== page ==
Malaysia produced 91.6 billion kWh gross in 2006, 64% of this from gas, 25% from coal, 8% from hydro. It has about 24 GWe of capacity, a 55% increase over two years to 2005. Government policy is to reduce reliance on natural gas by building coal-fired capacity. It is noteworthy that Singapore has about 12 GWe of (mostly gas) capacity, and any Malaysian project could be related also to that market.
A comprehensive energy policy study has been undertaken and in June 2009 the government decided formally to consider nuclear power. A Nuclear Power Development Steering Committee was set up, to plan and coordinate the nuclear power development program through three working groups. Late 2013 was set as target date for the steering committee's Nuclear Power Infrastructure Development Plan (NPIDP), at which point the government will decide whether to proceed. In May 2010 the Energy Minister said that nuclear power was the only viable energy option long-term. Under the NP Steering Committee are three bodies: Nuclear Power Program Working Group under the Malaysian Nuclear Energy Agency (MNA), the Nuclear Power Project Working Group under the utility Tenaga Nasional Berhad (TNB), and a Legal and Regulatory Coordination Working Committee involving the Atomic Energy Licensing Board (AELB) and the Energy Commission.
In January 2011 the Malaysia Nuclear Power Corporation under the Economic Transformation Program (ETP) was set up to spearhead the eventual deployment of nuclear power plants in a 12-year time frame, subject to the scheduled 2013 decision on the matter.
Prior to all this, in August 2006 the Malaysian Nuclear Licensing Board said that plans for nuclear power after 2020 should be brought forward and two reactors built much sooner. In July 2008 the government directed TNB to set up a task force to look at the feasibility of nuclear power. In September the government announced that it had no option but to commission nuclear power due to high fossil fuel prices, and set 2023 as target date. It then sent a draft energy policy blueprint back to the Energy Commission as it was not comprehensive enough.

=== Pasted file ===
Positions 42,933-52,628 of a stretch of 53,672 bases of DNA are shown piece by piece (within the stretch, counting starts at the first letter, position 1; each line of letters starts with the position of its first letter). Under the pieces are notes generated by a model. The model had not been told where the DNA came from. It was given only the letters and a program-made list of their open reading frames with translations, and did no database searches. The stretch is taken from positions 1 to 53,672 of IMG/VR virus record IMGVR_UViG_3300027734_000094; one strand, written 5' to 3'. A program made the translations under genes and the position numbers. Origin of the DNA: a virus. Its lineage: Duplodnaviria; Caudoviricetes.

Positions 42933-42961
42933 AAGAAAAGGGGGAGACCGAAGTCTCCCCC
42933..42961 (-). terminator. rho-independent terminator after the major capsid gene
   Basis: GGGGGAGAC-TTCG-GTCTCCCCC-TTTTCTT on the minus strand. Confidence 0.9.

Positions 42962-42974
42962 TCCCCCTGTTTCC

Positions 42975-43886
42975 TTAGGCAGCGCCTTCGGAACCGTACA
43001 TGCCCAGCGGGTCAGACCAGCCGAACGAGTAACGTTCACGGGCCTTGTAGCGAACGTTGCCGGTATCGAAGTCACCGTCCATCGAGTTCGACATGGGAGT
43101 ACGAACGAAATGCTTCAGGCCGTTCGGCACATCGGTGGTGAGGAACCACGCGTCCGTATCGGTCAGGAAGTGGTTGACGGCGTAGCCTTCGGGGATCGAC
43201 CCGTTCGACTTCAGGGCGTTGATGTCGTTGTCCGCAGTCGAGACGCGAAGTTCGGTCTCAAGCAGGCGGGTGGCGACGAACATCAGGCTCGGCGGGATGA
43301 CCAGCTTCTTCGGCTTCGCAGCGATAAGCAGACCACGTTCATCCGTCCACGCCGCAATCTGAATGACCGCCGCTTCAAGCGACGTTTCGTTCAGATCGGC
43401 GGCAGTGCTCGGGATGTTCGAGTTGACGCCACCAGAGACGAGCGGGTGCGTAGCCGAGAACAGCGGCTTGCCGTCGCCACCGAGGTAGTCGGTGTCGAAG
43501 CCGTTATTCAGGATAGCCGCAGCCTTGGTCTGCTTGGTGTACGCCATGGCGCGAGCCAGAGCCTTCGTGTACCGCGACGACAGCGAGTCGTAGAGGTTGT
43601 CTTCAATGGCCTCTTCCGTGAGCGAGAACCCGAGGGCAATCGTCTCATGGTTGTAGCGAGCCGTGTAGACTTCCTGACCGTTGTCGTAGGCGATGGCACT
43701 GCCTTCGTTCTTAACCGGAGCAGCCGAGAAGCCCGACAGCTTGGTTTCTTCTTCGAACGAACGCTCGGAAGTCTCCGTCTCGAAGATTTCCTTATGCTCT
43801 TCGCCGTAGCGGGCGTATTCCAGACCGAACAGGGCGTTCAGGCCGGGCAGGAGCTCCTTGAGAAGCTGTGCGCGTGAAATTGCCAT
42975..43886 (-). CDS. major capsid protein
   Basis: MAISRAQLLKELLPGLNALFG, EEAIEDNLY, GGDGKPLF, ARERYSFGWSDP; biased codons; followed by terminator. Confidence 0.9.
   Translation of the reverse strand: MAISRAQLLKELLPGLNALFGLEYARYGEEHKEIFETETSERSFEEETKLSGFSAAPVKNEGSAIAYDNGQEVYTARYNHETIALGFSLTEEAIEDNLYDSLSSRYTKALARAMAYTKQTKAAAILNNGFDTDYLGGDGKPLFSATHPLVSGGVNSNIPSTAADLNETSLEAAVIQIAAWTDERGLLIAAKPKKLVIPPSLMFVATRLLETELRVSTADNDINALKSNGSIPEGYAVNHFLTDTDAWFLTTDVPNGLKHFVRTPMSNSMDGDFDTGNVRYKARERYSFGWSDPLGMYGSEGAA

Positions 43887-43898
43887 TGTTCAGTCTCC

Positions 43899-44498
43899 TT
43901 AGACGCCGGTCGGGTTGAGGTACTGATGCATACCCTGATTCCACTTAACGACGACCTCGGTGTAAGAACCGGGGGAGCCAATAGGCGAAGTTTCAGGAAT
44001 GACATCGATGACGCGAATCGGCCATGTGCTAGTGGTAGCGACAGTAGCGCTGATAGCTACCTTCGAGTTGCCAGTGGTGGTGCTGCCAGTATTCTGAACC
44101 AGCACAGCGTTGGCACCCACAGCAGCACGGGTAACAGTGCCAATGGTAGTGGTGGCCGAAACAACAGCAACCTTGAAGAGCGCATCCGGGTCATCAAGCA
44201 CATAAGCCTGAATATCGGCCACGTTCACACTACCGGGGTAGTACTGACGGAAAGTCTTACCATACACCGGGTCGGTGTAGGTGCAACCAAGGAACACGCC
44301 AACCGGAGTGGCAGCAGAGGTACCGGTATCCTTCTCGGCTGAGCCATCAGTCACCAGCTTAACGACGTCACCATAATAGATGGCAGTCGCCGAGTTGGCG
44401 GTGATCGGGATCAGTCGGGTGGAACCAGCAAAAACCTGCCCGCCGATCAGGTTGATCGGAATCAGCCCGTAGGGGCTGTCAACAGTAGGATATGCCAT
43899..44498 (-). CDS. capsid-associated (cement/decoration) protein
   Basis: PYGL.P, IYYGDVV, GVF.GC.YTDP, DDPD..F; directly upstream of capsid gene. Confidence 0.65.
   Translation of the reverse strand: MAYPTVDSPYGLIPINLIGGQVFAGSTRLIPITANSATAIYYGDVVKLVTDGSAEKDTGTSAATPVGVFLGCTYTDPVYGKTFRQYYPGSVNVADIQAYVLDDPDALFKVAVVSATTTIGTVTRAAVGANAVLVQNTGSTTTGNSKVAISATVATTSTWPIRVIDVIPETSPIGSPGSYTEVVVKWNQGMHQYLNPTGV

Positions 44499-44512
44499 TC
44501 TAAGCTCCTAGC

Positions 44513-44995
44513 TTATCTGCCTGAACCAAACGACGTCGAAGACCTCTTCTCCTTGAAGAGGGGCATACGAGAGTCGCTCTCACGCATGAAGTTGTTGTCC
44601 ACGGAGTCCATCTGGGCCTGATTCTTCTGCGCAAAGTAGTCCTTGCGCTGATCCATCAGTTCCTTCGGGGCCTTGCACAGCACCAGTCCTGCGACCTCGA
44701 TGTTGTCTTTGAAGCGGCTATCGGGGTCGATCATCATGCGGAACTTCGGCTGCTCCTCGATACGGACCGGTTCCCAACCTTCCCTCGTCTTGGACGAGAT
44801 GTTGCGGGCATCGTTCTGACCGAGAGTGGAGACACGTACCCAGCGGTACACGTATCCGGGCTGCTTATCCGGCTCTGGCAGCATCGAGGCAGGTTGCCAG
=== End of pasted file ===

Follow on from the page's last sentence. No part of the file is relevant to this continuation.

As of early 2010 the government had a $7 billion budget to build a nuclear power plant, and in May the Ministry of Energy, Green Technology and Water was told to find a suitable site so that the first unit could be in operation by 2021. Eight possible locations on peninsula Malaysia have been identified. The next step is the appointment of consultants to prepare a feasibility study by late 2013, along with developing the regulatory framework, the soft infrastructure, and winning public support.
In May 2010 the chairman of the Malaysian Nature Society recommended that the state of Sabah consider nuclear energy as an alternative to coal.
Why put any country in unnecessary risk? While we around the globe express our great sympathy to Japan as they face one of the great calamity in the history, we hope the Malaysian government will reconsider whether nuclear power is the only solution going forward.
The No Nukes; No Nuclear Power Plants petition to Malaysian Nuclear Agency was written by Carmen Magen and is in the category Environment at GoPetition.